Producers are ready to shell out big bucks to keep their House in order.
After correctly diagnosing that, despite the recent Emmy snub, Hugh Laurie's Dr. Gregory House was 99.9 percent of what made 17.2 million viewers return to the Fox drama week after week this year, the network and NBC Universal have rewarded the British actor for his Golden Globe-winning ways.
Laurie will be pulling down between $275,000 and $300,000 per episode next season for his role as the sarcastic yet brutally honest doctor with a limp of gold, a substantial increase from his starting salary, which reportedly was in the mid-five figures.
House, which did garner an Emmy nod for Outstanding Drama Series, is Fox's second-biggest hit after American Idol, making Laurie a major player. According to Variety, this raise puts him at the deep end of the payday pool for drama series leads. (He's not in James Gandolfini territory yet, but there's enough to put a down payment on that London townhouse.)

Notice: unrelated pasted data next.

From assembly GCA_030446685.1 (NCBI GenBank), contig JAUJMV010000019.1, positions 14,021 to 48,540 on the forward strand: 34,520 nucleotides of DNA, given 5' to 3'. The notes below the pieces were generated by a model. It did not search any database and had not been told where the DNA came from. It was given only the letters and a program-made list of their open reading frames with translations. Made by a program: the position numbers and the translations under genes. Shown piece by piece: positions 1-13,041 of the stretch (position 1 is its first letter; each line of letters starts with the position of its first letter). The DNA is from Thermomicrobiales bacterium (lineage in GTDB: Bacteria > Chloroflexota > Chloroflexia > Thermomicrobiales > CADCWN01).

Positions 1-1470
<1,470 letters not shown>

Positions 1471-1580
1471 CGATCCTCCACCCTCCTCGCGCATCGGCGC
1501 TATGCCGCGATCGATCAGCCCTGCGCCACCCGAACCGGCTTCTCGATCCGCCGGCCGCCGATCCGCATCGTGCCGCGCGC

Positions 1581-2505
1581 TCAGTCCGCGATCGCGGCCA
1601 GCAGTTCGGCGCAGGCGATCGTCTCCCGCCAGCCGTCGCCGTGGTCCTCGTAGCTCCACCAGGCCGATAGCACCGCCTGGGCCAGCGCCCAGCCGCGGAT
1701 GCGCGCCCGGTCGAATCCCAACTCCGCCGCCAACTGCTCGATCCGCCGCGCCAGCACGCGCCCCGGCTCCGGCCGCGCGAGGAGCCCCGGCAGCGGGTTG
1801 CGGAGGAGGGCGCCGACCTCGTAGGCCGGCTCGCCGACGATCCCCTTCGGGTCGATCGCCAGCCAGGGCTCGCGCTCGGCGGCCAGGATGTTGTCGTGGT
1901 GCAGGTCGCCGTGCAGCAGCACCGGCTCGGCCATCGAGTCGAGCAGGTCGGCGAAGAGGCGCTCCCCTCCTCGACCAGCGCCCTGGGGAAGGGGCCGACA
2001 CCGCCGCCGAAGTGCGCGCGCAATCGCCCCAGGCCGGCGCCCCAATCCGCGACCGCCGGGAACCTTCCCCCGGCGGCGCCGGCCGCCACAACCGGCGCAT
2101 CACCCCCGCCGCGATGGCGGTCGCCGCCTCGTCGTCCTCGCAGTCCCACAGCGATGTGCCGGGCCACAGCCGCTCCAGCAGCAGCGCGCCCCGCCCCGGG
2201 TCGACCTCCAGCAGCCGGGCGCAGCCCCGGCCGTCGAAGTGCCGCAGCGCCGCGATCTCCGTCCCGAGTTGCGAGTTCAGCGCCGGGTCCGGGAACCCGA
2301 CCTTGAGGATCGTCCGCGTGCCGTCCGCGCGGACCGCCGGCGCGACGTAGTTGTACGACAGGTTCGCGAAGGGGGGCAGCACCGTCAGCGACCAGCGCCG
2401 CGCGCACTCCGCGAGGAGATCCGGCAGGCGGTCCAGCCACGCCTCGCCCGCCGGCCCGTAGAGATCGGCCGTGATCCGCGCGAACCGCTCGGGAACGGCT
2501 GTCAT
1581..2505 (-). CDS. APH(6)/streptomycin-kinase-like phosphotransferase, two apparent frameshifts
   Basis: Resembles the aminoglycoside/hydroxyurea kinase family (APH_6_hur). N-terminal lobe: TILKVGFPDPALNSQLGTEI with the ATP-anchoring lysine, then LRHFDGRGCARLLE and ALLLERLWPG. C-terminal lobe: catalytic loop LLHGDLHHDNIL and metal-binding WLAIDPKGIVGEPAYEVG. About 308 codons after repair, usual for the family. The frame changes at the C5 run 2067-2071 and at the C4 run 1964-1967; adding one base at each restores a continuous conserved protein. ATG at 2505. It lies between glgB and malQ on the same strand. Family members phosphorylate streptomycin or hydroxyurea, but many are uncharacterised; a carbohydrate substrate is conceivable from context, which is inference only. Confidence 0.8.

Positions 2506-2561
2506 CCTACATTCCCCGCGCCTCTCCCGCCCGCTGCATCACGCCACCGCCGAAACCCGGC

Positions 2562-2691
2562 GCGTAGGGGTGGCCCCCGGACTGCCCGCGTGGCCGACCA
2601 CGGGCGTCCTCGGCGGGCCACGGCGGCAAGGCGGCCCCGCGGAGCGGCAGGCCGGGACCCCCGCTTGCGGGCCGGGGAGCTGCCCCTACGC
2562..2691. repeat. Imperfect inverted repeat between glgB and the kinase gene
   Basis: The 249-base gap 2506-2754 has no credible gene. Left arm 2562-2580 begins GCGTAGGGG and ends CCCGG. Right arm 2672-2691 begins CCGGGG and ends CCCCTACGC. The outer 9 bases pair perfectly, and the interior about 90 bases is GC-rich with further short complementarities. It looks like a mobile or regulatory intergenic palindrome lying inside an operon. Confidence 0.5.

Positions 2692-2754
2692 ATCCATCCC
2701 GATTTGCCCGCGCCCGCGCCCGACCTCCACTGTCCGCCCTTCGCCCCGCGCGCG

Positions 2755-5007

Though Laurie is best known as a funnyman in his native Britain, starring in multiple editions of the cult hit Blackadder and the sketch comedy show A Bit of Fry and Laurie, his American-accented dramatic acting chops are seriously sharp. In his Emmy acceptance speech for Outstanding Writing last year, House creator David Shore praised Laurie "for making me look like a better writer than I am."
But being a talented comedian goes a long way. (And having piercing blue eyes doesn't hurt, either.)
"Hugh's comic timing absolutely fuels the show," Shore told the Los Angeles Times in September. "We can give him the most outrageous things to say and he says them and somehow they're dark but they're also very, very funny."
Shore would be right. The character of House, with his seriously sexy stubble, twisted sense of humor and irresistibly bruised soul, has been compared to Sherlock Holmes, replete with the requisite drug addiction and unfailingly brilliant powers of deduction.
The show has even spawned its own lingo, House-isms like "Everybody lies" and "Humanity is overrated"--acerbic and pessimistic phrases that audiences are eating up with a spoon.